The Experiments feature gives users the power to create variants of a Page and compare their performance against defined goals. Once an Experiment is finished, the user can then promote the winning variant to become the new main version of the Page.
Through the use of Experiments, you can refine your site's presentation through user interaction, testing updates for relative engagement levels and using that data to help decide which changes best serve both you and your audience.
Note: While the feature is present for all enterprise customers using dotCMS 23.10 or later, it will be inactive unless we manually configure the Analytics App for the customer, the latter of which is not configured by default. To enable Experiments and the Analytics App, contact your customer success manager.
On the right-hand menu bar, the button labeled A/B with the icon of a beaker () takes you to the Page's Experiments pane. There, two controls are present at all times.
First, a dropdown allows filtering on the basis of Experiment states; check as few or as many of these states as you wish to view the corresponding Experiments.
Secondly, across from the dropdown menu is the Create a New Experiment button; click this and enter a name to begin configuring an Experiment.
Each Experiment consists of several component parts: variants, goals, a traffic allocation scheme, and a schedule. Even before an Experiment finishes, a results pane provides summary data visualizations for the data collected so far.
Every experiment must have either one or two variants defined alongside the original page. To add a new variant, click the Add New Variant button, and then assign it a name.
Once the named variant appears on the list, you may assign that variant a weight. This determines what random percentage of traffic served the Experiment will receive that variant. By default, all variants are given equal weight, but the user may instead assign custom weight percentages.
Each variant may also be edited independently; clicking Edit will take you to Edit Mode, treating the variant as an entirely separate Page. You may add new content, modify or remove existing content, or change the Page's layout without affecting the original Page.
An experiment must also have a goal — the objective of the Experiment, according to which the results are evaluated.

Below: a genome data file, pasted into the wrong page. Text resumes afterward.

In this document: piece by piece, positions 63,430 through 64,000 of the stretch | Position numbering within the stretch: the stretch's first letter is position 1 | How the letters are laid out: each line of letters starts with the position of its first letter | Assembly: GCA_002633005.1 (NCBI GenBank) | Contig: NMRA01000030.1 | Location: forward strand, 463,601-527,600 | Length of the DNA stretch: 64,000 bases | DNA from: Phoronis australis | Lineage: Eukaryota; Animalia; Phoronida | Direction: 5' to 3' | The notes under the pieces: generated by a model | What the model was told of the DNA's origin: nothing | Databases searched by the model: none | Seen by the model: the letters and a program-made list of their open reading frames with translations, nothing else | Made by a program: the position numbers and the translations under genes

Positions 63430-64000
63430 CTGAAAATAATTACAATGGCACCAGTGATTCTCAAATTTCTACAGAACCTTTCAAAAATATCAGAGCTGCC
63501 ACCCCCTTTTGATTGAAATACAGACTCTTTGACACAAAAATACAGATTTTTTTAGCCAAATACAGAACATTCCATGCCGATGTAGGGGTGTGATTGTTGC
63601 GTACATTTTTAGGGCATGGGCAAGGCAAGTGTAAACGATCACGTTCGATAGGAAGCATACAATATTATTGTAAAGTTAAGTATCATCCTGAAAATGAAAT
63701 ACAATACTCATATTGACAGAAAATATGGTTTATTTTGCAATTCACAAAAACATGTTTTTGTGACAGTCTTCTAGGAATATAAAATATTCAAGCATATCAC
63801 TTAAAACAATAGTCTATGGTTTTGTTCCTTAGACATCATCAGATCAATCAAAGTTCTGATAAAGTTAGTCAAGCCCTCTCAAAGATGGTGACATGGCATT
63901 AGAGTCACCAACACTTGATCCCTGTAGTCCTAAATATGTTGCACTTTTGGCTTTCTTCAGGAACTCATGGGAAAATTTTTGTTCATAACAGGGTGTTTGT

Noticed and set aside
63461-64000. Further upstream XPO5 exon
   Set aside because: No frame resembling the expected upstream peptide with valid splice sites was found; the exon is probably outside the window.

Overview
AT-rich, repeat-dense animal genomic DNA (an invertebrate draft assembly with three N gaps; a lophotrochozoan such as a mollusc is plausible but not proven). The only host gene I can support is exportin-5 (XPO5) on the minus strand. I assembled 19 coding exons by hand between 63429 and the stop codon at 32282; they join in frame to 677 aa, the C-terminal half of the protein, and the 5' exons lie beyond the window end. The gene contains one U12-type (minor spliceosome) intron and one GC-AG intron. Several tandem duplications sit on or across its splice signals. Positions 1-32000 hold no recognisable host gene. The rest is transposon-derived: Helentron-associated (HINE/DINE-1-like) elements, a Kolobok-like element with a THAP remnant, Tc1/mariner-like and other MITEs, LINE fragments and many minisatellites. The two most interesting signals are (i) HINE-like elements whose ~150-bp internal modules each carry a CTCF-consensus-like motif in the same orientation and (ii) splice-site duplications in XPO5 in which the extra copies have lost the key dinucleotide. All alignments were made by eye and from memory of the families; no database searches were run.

A goal can be established from a number of available metrics:
|Bounce Rate||N/A||A Bounce occurs when the Page inside the Experiment is the first and the last Page of the session; the user landed on the Page and didn’t click a link to produce further navigation, or perform any other activity.|
|Exit Rate||N/A||Similar to Bounce Rate, An Exit takes place when the Page inside the Experiment is simply the last Page of the session, rather than the last and only one.|
|Reach Page||A URL or partial-URL pattern||Gauges success according to whether a user visits a particular Page in the course of their session.|
|URL Parameter||A URL parameter or partial pattern||Tracks whether a user accessed the Page with the appropriate URL query parameter present.|
Traffic allocation is an optional element of an Experiment. This describes is the percentage of the user traffic that will take part in the Experiment.
This works in tandem with the weights described under Variants. When receiving traffic, the traffic allocation determination is performed first; if the traffic is determined to take part in the Experiment, only then are variant weights factored.
In other words, if 50% of traffic is allocated to the Experiment, and the Experiment consists of a 50% weighted split between an original and a variant, then any given visitor has a 25% chance to see the variant instead of the original.
Another optional element, scheduling allow the user to define start and end dates and times for the Experiment. You may choose to set a start, an end, both, or neither. Each result yields slightly different behaviors.
|✅||✅||Allows a maximum Experiment length of 90 days.|
|✅||⬜||An end date & time will automatically be set to give the Experiment the default length of 14 days.|
|⬜||✅||A start date & time will automatically be set to give the Experiment the default length of 14 days.|
|⬜||⬜||The Experiment must be commenced and ended manually.|
Every Experiment is always in one of the following states:
When you view the Experiments list for any page, by default it will show all Experiments for the Page in any of these states except Archived. You can change the filter on the Experiments list to show or hide any of these states (including Archived).
Users can perform a number of actions on Experiments once the mandatory configuration is completed. Actions may move the Experiment into a different state. The actions available for an Experiment can be viewed through the “hamburger” buttons (
⋮) at the right side of the Experiments list.
|Action||Required State||New State||Description|
|Edit/View Configuration||N/A||N/A||Allows you to view — or edit, if it has not begun — the configuration of the Experiment.|
|View Results||N/A||N/A||Brings you to the result charts once an Experiment has accrued data.|
|Start Experiment||Draft / Scheduled||Running||Begins the Experiment immediately, for the default length of 14 days unless otherwise specified.|
|Schedule Experiment||Draft||Scheduled||Allows scheduling of the Experiment per the section above.|
|End Experiment||Running||Ended||Ends Experiment. Allows immediate viewing of results, promotion of winner, etc.|
|Abort Experiment||Running||Draft||Halts the Experiment and discards all data gathered during its run.|
|Archive||Ended||Archived||Archives the Experiment; this removes it from the default list, and renders its results no longer viewable.|